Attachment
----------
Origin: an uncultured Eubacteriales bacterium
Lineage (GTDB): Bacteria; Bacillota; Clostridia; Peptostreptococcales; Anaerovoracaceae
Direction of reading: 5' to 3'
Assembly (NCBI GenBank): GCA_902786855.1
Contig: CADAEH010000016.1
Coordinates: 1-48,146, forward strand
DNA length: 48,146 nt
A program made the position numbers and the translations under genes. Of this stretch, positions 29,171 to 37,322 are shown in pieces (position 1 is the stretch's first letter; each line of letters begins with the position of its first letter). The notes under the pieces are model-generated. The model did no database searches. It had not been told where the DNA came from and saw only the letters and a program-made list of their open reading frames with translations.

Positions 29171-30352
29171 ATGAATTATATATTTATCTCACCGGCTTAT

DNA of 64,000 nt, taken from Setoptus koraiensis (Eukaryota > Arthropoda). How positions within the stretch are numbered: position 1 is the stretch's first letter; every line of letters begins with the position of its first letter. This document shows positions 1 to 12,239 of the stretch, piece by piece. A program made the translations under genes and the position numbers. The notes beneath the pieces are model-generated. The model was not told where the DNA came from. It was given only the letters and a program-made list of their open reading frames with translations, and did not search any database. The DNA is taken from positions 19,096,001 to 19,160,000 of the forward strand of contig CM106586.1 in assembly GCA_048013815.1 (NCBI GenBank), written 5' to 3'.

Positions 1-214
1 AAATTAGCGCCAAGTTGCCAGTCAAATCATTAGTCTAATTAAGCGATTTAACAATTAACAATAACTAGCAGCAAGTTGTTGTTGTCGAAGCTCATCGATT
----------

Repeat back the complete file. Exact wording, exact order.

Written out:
Origin: an uncultured Eubacteriales bacterium
Lineage (GTDB): Bacteria; Bacillota; Clostridia; Peptostreptococcales; Anaerovoracaceae
Direction of reading: 5' to 3'
Assembly (NCBI GenBank): GCA_902786855.1
Contig: CADAEH010000016.1
Coordinates: 1-48,146, forward strand
DNA length: 48,146 nt
A program made the position numbers and the translations under genes. Of this stretch, positions 29,171 to 37,322 are shown in pieces (position 1 is the stretch's first letter; each line of letters begins with the position of its first letter). The notes under the pieces are model-generated. The model did no database searches. It had not been told where the DNA came from and saw only the letters and a program-made list of their open reading frames with translations.

Positions 29171-30352
29171 ATGAATTATATATTTATCTCACCGGCTTAT

DNA of 64,000 nt, taken from Setoptus koraiensis (Eukaryota > Arthropoda). How positions within the stretch are numbered: position 1 is the stretch's first letter; every line of letters begins with the position of its first letter. This document shows positions 1 to 12,239 of the stretch, piece by piece. A program made the translations under genes and the position numbers. The notes beneath the pieces are model-generated. The model was not told where the DNA came from. It was given only the letters and a program-made list of their open reading frames with translations, and did not search any database. The DNA is taken from positions 19,096,001 to 19,160,000 of the forward strand of contig CM106586.1 in assembly GCA_048013815.1 (NCBI GenBank), written 5' to 3'.

Positions 1-214
1 AAATTAGCGCCAAGTTGCCAGTCAAATCATTAGTCTAATTAAGCGATTTAACAATTAACAATAACTAGCAGCAAGTTGTTGTTGTCGAAGCTCATCGATT